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    • "These findings are in keeping with what is expected when immunity builds up and HIV infection is controlled in a PLHIV on treatment. [5, 6, 30] These desired outcomes are made possible when clients are managed according to national guidelines, barriers to taking treatment are addressed and treatment is taken as prescribed.[17] As Ghana continues to scale up and aims for universal access to HIV prevention, treatment and care services, it is encouraging to note that those enrolled in the program are making good progress. "
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    ABSTRACT: Against the background of Ghana's ART program which scaled up rapidly since inception in 2003, the study assessed outcomes of an early cohort of patients initiating ART. THE STUDY UTILIZED THE FOLLOWING METHODS: a cross-sectional study involving patient interviews using a structured questionnaire, a review of records and a retrospective cohort analysis of adults initiating ART between 2003 and 2008 from four selected clinics. The 683 study participants consisted of 464 females (67.9%) and the mean age was 41 years. Mean duration of treatment was 25 months (SD =13). More than 95% were on a regimen as per national guidelines. Ninety-five (14.1%) of the respondents had one or two drugs substituted. Seventy-three% of the substitutions were due to adverse drug reactions. On at least one occasion, over half (350) had defaulted on a clinic appointment. In the 3 months preceding the survey, 21.4% (146) had missed treatment doses. About 49% (334) had challenges meeting financial obligations related to care. The median weight increased by 5.9kg and 8.0kg at 6 and 12 months after initiating ART respectively over the median baseline weight of 54kg, (p-value = 0.001). The median CD4 count increased by 128, 170 and 256 cells/µl respectively at 6, 12 and 24 months from the median baseline of 125 cell/µl, (p-value = 0.035). This study of Ghanaian PLHIV on ART from four facilities showed encouraging immunological and clinical outcomes. There were however issues of appointment default, sub-optimum adherence to treatment and cost of care barriers needing attention.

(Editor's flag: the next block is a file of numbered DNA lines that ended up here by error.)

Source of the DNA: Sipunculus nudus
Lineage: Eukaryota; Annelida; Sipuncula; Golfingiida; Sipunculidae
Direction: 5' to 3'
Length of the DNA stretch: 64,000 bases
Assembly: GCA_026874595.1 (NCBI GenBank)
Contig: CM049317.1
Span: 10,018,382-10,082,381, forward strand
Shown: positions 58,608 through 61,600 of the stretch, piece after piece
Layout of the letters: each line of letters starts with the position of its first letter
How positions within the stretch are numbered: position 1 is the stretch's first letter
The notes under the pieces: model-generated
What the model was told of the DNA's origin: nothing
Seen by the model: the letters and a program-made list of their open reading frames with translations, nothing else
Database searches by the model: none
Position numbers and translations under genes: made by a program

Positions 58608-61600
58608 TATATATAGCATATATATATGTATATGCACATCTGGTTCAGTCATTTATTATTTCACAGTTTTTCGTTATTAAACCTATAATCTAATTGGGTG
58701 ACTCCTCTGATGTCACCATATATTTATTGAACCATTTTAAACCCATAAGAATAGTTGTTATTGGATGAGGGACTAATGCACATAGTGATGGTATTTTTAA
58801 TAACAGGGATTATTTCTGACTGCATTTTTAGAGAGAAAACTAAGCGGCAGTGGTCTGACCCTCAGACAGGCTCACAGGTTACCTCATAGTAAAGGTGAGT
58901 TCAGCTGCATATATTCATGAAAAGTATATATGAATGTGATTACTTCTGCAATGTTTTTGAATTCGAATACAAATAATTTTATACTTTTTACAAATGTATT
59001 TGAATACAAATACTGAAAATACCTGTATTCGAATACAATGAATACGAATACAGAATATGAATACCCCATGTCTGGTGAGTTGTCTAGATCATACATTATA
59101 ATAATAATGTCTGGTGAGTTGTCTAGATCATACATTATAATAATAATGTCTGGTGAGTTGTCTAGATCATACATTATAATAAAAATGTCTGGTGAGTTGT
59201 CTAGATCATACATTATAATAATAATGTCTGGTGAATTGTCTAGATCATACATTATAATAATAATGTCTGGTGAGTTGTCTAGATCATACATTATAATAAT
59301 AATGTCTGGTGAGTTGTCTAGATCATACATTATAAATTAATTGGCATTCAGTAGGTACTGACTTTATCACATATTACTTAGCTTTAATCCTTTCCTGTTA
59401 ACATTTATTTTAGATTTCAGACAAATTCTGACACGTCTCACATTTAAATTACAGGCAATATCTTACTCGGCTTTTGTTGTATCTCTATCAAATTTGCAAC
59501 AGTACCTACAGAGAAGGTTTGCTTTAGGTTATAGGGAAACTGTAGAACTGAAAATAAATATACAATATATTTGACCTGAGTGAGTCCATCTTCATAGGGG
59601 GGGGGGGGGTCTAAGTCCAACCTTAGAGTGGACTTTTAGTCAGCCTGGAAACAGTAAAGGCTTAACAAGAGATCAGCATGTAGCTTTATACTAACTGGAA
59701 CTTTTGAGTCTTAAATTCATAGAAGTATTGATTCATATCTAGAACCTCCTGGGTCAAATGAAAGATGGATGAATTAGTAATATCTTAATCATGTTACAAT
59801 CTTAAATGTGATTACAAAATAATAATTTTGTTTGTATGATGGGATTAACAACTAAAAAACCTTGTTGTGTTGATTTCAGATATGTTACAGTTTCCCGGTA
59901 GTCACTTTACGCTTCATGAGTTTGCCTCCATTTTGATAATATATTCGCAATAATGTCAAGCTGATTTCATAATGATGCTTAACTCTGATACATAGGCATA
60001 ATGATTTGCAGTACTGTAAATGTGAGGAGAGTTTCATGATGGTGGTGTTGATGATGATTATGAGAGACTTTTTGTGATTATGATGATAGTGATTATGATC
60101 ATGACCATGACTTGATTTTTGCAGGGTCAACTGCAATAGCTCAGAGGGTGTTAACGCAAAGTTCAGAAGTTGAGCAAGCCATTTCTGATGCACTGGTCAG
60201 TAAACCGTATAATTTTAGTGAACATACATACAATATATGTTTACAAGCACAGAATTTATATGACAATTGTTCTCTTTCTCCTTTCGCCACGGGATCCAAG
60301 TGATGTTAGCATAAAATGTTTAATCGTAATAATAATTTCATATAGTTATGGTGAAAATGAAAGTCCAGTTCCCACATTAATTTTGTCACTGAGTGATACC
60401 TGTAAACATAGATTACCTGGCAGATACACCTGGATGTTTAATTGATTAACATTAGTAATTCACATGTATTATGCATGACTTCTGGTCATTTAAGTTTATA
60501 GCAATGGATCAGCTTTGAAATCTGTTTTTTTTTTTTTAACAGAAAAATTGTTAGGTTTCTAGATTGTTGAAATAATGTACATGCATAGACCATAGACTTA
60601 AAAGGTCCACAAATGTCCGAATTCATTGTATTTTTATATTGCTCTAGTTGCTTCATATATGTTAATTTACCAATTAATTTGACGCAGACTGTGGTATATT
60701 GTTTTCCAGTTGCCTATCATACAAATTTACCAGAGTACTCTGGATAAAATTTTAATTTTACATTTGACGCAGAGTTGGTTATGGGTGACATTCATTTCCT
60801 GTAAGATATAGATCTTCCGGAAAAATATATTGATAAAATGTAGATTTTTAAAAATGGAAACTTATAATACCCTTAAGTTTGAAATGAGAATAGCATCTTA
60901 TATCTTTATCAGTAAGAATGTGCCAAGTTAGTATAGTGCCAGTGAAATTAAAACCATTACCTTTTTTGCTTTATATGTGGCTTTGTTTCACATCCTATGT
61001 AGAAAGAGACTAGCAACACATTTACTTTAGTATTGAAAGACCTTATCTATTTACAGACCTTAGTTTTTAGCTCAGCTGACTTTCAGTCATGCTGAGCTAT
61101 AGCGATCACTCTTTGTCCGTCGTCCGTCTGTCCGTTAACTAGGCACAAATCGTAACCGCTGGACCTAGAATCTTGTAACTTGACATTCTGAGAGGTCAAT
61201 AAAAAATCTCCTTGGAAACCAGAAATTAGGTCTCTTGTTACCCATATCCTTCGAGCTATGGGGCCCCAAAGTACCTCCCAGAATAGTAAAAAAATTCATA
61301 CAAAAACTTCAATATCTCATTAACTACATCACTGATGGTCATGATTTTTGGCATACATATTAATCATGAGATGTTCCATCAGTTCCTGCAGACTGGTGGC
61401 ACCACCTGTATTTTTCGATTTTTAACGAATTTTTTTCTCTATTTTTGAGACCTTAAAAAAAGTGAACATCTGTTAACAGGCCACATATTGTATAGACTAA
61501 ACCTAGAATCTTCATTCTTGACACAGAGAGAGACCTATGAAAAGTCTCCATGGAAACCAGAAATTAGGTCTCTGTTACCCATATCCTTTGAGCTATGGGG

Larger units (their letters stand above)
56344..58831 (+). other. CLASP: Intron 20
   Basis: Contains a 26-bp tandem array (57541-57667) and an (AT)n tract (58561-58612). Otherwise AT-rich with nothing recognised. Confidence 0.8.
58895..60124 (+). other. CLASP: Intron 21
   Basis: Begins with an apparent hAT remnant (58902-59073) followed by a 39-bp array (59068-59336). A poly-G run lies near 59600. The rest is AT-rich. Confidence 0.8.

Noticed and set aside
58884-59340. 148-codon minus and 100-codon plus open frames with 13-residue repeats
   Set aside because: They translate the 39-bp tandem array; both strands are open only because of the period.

Pan African Medical Journal 11/2013; 16:117. DOI:10.11604/pamj.2013.16.117.3136